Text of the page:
I just want to point at an intuition that is growing truer than ever. I was always skeptic about the Big Bang, I did some reading… and when I heard that the very expression comes from a joke by Fred Hoyle it made me laughed hard. I went deeper and began to read about Lemaître, a priest (hum!) who forged the primal idea but and this is where it is becoming interesting, he had to censored his first intuition with the constraint of the 2nd law of thermodynamic. So, as a good school boy I went even deeper and had a look at the second law. Wow! are we going to look like a bunch of fools, the next generation (if we make it) will regard this era as the sheep science. Sorry folks but the second law is flawed , there is no such thing as an isolated system in nature. We will have to do our homework again. “Give me movement I will give you a difference of temperature, give me a difference of temperature I will give you movement “. Sadi Carnot (the father of thermodynamics’ ideas). This simple little sentence speak of it all, put the solid, liquid and gaz phase of the Greek thinkers in this ever moving universe and your geometrical universe has a truer sensuality than with the static universe that we think it is there to be described. We live in a growing universe that is becoming more complex as more possibilities is allowed (the solid phase is a recent emerging phase in the universe and its anchorage properties has triggered new possibilities) not simpler as the 2nd law would have us believed. I leave it to your intuition to accept that doubt is the primal flexible force behind science and when convince (rigid) people happen to have access to the podium we should all be aware that it is not because they are so sure of themselves that they must be right. History told us how we can easily fall in pits of beliefs and have a hard time coming out.

  3. ralfcis Says:

    I don’t think god is that dumb that he would have waited til now to draw the line on how much we are allowed to know. It would have been in his best interests to leave us in the Dark Ages then we’d all be equally blind. Each belief system has it’s own logical boundaries and it’s just rude to argue points outside of those boundaries. I’m sure if I argued woodland fairy beliefs on a Muslim website or science on a Christian website I’d be rightfully told to go peddle my ignorance elsewhere as should you, Gary. I’m not saying you can’t be religious and a scientist, I’m just saying scientists have the good sense to separate what they know from what they believe.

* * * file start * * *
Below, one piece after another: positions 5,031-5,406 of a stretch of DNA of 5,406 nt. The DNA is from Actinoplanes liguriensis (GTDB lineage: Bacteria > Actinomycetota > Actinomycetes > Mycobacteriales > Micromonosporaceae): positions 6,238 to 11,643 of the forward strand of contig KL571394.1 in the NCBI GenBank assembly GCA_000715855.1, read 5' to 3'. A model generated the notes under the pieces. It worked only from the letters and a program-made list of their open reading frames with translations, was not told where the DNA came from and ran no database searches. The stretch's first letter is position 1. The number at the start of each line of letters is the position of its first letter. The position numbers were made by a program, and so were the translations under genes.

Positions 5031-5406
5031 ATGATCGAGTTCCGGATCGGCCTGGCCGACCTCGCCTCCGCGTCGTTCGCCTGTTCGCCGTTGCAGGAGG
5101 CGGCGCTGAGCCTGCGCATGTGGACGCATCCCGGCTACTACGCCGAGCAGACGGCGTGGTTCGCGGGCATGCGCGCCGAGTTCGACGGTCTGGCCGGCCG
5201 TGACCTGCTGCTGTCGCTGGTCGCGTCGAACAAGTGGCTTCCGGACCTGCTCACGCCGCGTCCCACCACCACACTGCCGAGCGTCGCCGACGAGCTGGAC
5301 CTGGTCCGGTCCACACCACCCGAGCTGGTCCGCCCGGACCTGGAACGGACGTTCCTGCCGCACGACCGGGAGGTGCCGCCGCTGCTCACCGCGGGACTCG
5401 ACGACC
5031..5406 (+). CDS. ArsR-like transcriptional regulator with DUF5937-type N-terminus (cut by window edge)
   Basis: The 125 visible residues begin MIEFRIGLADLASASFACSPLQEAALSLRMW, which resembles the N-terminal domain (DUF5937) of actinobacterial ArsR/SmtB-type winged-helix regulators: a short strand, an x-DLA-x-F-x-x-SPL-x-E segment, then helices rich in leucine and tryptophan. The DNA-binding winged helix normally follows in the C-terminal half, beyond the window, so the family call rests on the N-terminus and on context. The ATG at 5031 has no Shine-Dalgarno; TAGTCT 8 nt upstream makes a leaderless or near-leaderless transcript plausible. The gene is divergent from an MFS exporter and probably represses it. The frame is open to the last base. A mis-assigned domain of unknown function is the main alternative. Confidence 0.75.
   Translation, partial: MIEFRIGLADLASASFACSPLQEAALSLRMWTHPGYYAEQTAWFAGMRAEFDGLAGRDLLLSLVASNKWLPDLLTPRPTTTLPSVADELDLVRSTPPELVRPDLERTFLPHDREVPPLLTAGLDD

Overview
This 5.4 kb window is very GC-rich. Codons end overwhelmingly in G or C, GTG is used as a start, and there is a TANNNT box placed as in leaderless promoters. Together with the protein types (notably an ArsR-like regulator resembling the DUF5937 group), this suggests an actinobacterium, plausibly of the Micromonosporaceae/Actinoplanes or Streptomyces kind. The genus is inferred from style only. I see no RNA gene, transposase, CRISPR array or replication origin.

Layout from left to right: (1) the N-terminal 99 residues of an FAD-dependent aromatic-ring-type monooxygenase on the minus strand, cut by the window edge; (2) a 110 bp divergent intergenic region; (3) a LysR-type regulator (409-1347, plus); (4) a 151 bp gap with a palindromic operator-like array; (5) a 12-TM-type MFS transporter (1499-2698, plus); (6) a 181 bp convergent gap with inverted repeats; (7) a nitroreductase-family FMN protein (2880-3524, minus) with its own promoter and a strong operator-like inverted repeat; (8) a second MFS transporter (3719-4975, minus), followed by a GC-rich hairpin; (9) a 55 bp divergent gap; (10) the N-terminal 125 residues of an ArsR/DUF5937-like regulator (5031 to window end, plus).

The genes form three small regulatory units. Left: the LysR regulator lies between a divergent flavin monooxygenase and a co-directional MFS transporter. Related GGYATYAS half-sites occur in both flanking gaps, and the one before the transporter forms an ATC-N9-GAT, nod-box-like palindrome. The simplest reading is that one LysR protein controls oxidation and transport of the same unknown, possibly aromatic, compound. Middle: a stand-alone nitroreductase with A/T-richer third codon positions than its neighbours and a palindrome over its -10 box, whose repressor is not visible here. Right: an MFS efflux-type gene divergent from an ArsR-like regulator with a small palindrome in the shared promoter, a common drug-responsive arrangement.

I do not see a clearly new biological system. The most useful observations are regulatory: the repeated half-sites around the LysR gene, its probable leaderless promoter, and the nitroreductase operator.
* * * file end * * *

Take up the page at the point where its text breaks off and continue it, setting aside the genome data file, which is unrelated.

4. jorl bort Says:

    Null Physics = provocative & inspirational.
    Looking forward to the journey … but have a simple little question … from whence comes Growth … if not from expansion ?

  5. ralfcis Says:

    Oh my god, I ‘m going to continue in on Gary (and religion in general) even though it’s just plain wrong to do so in this forum.
    So the image I get from Gary is that god is some sort of zookeeper that stuffs meat into tubes to keep us bears occupied and challenged. Hence he wraps everything in mystery and controls how much we are allowed to know. In fact, from a religious perspective, we don’t need to know that much because it’s really the next world we should be concerned about. I mean this one’s kind of a wreck so even though god created it we should move on because there’s nothing to see here. I mean god would have provided more info on the physical world if it had been important. At least he could have told us the basics that we’re hurtling through space on a planet revolving around the sun. That’s why the Church was kind of worried when Copernicus came around because they thought that’s kind of a tidbit they should have been informed about. I mean the only science that even appears in the Bible is on page one. Strangely enough it looks pretty accurate.
    If you believe the universe is a physical medium to store information and that information and the math required to deploy it existed before the physical medium then indeed, “In the beginning was the Word.” The void, separation of light from dark, it’s all there. Then comes the creation of man and animals. I’m surprised Christians don’t embrace evolution as the tool of creation since god tends to wrap information in mystery to keep us occupied. I mean, there’s all kinds of animals appearing and disappearing, spontaneous mutation, and it seems to contradict the 2nd law of thermodynamics, one of the pillars of science itself. God has to keep some things working on a clockwork mechanism in order that he has time to answer our prayers for chocolate brownies or getting that next promotion.
    The next few pages prove Gary’s hypothesis 67%. He told man not to eat from the tree of knowledge but we did anyway so he couldn’t stop us there. This made him really afraid we’d eat from the tree of life and be like him so one point for god. But we kept coming back with the tower of babel which again he feared so the score is so far 2 to 1 for god. If the score had been 3 nothing I’d say yeah, he decides what we can know but that is clearly false.

  6. ralfcis Says:

    I stand corrected. I just found out that no matter how much energy we use to see beyond 10 to the -33 cm, a black hole will form from which no information can escape. It’s a mathematical fact. Hence much of string theory and big bang inception is beyond our reach. I guess cherubim with flaming swords do exist.